Vary taxes on businesses that innovate, says PSOJ boss
Private Sector Organisation of Jamaica President Howard Mitchell has called on the Jamaican Government to review its tax platform to favour investors who increase their industrial efficiency with a more technologically savvy workforce.
Mitchell also argued that Jamaica must make a tectonic shift in improving the quality of its workforce to take full advantage of technological revolutions in the global marketplace.
“We know that there is a tax, we know that the tax, in most cases, is considered onerous … , so we want to suggest that you look at that tax creatively, disruptively, and innovatively … and modify the tax in favour of people who employ more people and train more people, not only in the specific focus business that they do, but in the adaptation of technology because we have a country to develop, and we are running out of time,” Mitchell said.
He was speaking at the afternoon session of the Outsource2Jamaica Eastern Conference at Spanish Court Hotel on Wednesday.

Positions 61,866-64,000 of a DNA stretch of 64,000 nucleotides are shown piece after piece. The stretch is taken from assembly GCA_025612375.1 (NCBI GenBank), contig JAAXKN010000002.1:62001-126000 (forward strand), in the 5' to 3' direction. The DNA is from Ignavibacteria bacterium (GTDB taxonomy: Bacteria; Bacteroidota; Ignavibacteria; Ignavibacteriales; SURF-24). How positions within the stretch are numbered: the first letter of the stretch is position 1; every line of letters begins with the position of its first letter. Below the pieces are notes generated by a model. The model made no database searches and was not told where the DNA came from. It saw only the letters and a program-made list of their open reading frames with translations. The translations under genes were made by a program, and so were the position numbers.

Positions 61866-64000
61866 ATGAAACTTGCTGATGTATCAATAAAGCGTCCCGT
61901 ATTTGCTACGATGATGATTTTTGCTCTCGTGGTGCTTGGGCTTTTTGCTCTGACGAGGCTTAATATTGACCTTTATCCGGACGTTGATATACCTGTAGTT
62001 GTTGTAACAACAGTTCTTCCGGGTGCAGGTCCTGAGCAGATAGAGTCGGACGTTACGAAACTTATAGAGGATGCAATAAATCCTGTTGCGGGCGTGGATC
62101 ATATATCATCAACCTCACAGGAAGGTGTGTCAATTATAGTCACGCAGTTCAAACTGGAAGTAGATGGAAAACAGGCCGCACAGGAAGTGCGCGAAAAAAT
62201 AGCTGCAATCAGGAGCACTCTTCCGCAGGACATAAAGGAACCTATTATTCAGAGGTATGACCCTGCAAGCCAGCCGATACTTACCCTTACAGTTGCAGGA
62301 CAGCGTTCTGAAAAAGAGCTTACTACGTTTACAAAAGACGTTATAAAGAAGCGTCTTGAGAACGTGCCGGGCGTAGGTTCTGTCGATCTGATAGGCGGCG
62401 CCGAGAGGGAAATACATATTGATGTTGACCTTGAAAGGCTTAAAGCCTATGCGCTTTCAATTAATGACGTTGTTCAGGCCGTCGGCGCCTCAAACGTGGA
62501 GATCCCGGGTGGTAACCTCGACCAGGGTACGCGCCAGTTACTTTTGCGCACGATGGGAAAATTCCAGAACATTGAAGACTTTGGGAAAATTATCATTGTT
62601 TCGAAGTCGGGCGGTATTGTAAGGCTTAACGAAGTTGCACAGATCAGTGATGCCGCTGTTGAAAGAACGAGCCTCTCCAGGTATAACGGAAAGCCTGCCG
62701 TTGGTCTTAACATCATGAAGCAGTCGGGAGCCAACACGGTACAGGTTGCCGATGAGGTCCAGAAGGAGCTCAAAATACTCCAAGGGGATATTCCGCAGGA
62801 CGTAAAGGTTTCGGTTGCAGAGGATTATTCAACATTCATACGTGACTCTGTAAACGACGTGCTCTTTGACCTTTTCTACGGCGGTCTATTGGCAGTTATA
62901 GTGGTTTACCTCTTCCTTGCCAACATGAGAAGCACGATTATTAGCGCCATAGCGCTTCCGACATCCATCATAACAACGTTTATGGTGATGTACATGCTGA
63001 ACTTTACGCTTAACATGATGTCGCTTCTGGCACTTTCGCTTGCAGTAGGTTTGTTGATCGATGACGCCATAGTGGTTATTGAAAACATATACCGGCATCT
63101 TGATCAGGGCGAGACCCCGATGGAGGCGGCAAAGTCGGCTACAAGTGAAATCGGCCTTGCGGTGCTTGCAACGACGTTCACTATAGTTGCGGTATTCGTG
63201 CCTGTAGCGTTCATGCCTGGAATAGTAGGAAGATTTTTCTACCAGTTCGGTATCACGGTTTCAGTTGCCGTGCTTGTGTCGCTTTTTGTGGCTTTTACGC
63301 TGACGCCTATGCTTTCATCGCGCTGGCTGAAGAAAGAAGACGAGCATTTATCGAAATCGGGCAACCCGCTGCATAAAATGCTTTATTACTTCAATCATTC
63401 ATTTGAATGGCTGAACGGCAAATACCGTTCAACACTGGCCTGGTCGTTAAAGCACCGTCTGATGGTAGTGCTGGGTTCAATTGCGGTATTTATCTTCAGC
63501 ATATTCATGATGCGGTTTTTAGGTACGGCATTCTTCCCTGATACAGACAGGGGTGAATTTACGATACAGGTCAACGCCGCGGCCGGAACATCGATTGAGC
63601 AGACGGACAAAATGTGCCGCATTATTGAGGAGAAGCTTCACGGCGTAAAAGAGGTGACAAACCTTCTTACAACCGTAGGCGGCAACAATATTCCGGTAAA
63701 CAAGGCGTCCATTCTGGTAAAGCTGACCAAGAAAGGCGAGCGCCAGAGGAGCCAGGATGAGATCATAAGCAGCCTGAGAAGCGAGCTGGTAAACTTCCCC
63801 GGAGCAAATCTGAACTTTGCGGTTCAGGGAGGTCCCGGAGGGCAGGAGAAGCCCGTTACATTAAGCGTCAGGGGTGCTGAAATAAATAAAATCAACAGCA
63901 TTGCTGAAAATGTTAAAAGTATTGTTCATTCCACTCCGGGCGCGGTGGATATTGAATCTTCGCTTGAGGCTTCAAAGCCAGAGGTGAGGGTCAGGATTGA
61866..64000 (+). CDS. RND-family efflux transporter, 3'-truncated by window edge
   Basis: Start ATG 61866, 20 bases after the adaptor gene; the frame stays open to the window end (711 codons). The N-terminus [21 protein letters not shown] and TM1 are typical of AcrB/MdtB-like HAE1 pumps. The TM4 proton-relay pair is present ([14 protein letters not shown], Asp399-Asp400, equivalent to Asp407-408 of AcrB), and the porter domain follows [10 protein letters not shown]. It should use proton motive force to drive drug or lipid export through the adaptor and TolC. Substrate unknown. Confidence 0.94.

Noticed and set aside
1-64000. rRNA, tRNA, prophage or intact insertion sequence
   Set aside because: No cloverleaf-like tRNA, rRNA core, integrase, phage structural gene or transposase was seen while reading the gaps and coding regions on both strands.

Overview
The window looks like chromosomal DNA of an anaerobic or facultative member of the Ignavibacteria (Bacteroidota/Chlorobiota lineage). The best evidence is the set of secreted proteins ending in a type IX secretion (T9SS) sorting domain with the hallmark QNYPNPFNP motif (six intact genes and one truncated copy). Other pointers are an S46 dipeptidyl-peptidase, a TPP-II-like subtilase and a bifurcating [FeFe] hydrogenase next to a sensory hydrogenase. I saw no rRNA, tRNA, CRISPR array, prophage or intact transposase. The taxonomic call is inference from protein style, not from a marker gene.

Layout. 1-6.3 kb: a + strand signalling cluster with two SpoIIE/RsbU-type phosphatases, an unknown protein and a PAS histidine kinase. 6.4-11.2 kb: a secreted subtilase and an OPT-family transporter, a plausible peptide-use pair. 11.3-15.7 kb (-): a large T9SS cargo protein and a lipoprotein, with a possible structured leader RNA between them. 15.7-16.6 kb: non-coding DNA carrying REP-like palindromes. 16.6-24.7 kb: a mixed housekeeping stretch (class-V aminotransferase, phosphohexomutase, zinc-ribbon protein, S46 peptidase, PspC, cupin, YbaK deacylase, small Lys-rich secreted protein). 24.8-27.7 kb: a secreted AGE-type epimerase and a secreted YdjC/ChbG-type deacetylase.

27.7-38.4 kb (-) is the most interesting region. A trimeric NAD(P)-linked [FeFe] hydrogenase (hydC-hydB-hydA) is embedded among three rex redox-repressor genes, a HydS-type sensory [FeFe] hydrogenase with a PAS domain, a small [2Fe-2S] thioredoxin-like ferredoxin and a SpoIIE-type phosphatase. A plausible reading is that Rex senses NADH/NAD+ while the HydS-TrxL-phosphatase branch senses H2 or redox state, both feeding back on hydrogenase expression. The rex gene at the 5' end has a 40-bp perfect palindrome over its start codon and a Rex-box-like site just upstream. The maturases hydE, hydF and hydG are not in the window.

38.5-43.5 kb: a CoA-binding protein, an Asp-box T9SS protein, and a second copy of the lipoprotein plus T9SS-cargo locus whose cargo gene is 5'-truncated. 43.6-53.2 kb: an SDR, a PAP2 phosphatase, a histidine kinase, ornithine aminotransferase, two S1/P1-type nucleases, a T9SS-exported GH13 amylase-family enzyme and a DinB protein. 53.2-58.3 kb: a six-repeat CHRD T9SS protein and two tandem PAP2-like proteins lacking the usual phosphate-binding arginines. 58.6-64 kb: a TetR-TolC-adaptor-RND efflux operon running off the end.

“Both Government and private sector have to realise that we have to be agile, that if we are not going to be left behind, we have a fast curve to catch up,” Mitchell said. “We have to understand that we have neglected our human capital for the past several decades, and we have followed traditional lines of education, traditional lines of economic structuring, and traditional lines of governance, (but) that now has to change because if we don’t change, we will have no place in the world to come.”
Mitchell said that the private sector must take the initiative and invest in the labour force if firms want to avoid being rendered obsolete. He also emphasised the need for shared benefits for both the labour force and the owners of capital.
“Therefore, the job we see at the private sector for us to do is to encourage both the state and our members to understand that they have to lift the level of the human capital in this country if we are going to survive.
“Any country that is structured on the basis where there is heavy marginalisation, where 10 per cent dominate the economic capital, dominate the job seat and dominate the wage level (as in the case of Jamaica), that country cannot survive because technology and the Fourth Industrial Revolution are going to exacerbate that marginalisation.”
According to Mitchell, the private-sector lobby will be pressing for more dialogue with the Ministry of Finance and other regulators on making investment easier while protecting human capital.